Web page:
In this lesson, you will:
Musicplay is a menu. The teacher is not expected to teach every song or activity. Choose the songs and activities from the list that will best fit your schedule and the needs of your students.
Sing and move to the music.
Give students beat strips and have them point to the beat as they sing.
Beat Strips are in supporting resources.
Sing hellos in different ways. Pat the beat or play on gourd or other kind of shaker.
This month we used jingle bells, tambourine, hand drum, triangle, shaker, tone block, finger cymbals, and castanets.
Practice distinguishing between speaking and singing voices by introducing a toy elephant named Melody.
Melody the elephant will do what the children tell her, if they tell her in a “singing voice.” If they speak, she does nothing.
Tell Melody to “jump up and down” using a speaking voice.
Melody won’t move. Then sing to Melody to “jump up and down” and make your elephant jump.
Invite the children to sing to Melody what to do. (The demo that follows will show how to do this)
Substitute whatever stuffed animal you have - Melody Monkey would work just as well!
Review the song. Create movements to go with the song.
Tell the children you’re going to fry some sausages. Say the poem and demonstrate the actions for them. Invite the children to say the poem and do the actions with you. Talk about which parts of the poem are quieter and which parts are louder.
Say the poem using loud and quiet voices, fast and slow, and magic lips.
Create sound effects for the poem with unpitched instruments.
Two little sausages frying in the pan - play egg shakers (sizzling sound)
One went pop - on "pop" play a loud instrument
And the other went bam - on "bam" play on a drum
Use the "Loud Quiet" interactive to create and play patterns.
Two poems from preK are in the activity: Mix a Pancake and Two Little Sausages. Choose which lines of the poem to say in a loud voice and which to say in a quiet voice.
The manipulative cards for loud and quiet are included in supporting resources. You could use these as a center for PreK to experiment making their own loud and quiet patterns.
Tell the children you’re going to chop up a head of lettuce. Say the poem, demonstrating the motions. Invite the children to say the poem and do the actions with you.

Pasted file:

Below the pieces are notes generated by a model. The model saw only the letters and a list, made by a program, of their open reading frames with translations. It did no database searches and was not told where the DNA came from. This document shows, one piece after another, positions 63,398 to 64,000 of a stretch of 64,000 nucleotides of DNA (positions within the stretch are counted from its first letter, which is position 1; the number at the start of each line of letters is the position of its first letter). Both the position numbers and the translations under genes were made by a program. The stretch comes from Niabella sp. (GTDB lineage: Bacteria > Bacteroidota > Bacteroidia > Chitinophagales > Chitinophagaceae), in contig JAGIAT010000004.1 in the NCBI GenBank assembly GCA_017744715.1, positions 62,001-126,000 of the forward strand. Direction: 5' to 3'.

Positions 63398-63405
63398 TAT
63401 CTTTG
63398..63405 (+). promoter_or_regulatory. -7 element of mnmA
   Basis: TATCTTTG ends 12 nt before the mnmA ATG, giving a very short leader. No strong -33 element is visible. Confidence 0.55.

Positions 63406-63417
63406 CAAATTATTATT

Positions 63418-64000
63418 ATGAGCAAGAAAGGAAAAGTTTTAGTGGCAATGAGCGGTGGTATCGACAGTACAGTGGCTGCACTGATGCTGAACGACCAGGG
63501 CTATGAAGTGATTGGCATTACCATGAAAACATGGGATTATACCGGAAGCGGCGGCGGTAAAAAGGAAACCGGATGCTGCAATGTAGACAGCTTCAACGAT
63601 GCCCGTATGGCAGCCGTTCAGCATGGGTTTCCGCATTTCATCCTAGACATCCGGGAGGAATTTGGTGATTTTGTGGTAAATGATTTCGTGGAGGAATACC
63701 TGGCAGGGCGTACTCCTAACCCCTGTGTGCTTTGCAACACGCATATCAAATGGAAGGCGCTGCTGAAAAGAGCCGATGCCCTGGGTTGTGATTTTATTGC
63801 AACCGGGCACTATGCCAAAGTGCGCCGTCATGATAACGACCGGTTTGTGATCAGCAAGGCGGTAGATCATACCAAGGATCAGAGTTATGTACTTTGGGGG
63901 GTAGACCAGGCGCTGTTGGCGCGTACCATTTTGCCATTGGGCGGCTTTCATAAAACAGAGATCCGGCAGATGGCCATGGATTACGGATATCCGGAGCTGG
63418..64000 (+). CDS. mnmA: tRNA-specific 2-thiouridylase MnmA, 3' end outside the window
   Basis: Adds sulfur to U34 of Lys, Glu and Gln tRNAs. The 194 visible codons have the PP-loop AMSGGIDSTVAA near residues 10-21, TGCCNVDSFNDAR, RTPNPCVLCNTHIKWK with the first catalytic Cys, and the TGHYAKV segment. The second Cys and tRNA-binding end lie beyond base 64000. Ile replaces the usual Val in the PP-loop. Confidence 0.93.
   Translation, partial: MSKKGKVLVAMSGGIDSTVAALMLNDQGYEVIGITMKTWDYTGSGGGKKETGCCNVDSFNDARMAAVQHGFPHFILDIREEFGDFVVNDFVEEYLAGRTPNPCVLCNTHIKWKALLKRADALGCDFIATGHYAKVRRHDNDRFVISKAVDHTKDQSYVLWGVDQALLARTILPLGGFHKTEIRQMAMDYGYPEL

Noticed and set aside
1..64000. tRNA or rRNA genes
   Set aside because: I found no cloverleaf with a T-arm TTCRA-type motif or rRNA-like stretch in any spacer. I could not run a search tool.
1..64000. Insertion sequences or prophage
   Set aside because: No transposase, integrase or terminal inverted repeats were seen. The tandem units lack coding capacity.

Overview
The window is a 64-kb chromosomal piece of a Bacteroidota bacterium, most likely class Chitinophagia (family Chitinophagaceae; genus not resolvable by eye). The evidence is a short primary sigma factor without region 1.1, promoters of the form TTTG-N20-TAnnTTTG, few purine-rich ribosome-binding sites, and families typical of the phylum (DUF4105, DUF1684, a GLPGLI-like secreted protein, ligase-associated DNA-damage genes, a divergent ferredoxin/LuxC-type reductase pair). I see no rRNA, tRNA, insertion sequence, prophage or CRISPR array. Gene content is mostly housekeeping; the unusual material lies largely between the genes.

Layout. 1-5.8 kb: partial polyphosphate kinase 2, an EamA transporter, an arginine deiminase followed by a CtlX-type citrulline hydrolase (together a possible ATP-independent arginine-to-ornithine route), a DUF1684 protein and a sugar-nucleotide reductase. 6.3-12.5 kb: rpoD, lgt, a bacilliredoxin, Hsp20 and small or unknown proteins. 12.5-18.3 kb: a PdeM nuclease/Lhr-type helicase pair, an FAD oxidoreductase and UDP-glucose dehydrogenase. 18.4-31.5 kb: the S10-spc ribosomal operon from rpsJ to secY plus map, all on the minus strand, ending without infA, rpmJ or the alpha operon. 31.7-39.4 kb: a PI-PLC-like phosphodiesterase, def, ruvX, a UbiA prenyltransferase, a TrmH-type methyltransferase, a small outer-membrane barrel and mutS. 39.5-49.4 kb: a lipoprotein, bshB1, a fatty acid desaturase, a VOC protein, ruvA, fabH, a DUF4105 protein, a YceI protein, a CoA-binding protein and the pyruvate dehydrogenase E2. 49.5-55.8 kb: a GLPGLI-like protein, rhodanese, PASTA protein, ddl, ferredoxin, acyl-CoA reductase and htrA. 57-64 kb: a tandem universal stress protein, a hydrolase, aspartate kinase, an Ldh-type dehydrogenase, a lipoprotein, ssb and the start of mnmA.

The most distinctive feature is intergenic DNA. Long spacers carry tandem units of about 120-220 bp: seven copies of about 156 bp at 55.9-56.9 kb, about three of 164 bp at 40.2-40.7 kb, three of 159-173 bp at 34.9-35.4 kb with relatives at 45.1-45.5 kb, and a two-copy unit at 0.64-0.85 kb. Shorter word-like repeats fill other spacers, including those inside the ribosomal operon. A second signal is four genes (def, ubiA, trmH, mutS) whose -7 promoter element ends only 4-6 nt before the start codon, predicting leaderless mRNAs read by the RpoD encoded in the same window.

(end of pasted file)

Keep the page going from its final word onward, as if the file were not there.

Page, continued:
In the demo, the teacher is using high, medium and low voices to represent the sizes of the vegetables that are getting thrown in the pot.
Radish - use a high voice because it's a small vegetable.
Pumpkin - use a low voice because it's a big vegetable.
Invite the children to think of different kinds of food to throw in the pot. Then say the poem together using high, medium and low voices.
There are food picture cards in the supporting resources.
Print them, and then create a word rhythm pattern with them.
Say your word rhythm. Try accompanying the word rhythm with body percussion.
Then try playing the rhythms on instruments. Invite feedback from the children.
If they think of different ways to play or perform the rhythm, try them out.
You could use one of the food poems as an A section: Two Little Sausages, Mix a Pancake, or Chop Chop Chippety Chop
Use your word rhythm as a B section.
With input from the class decide on the form and perform your piece.
Discuss how your performance turned out. Did you like it?
If you were to perform it again, what could you do differently?
If time permits, try it again.
This is the creative process for preK. With guidance, you create a performance, discuss it and refine it.
Say and demonstrate the first verse for the students. Then invite them join you in doing all the other verses. There are many variants of this camp song.
As you listen to the song, create movements to go with it.
Play the video again, and sing along.
The stretchy band is a movement prop that PreK-K-1 children LOVE!
You can substitute a parachute, or you could even use an elastic skipping rope.
If you don't have a prop, form a circle and do the movements with your arms.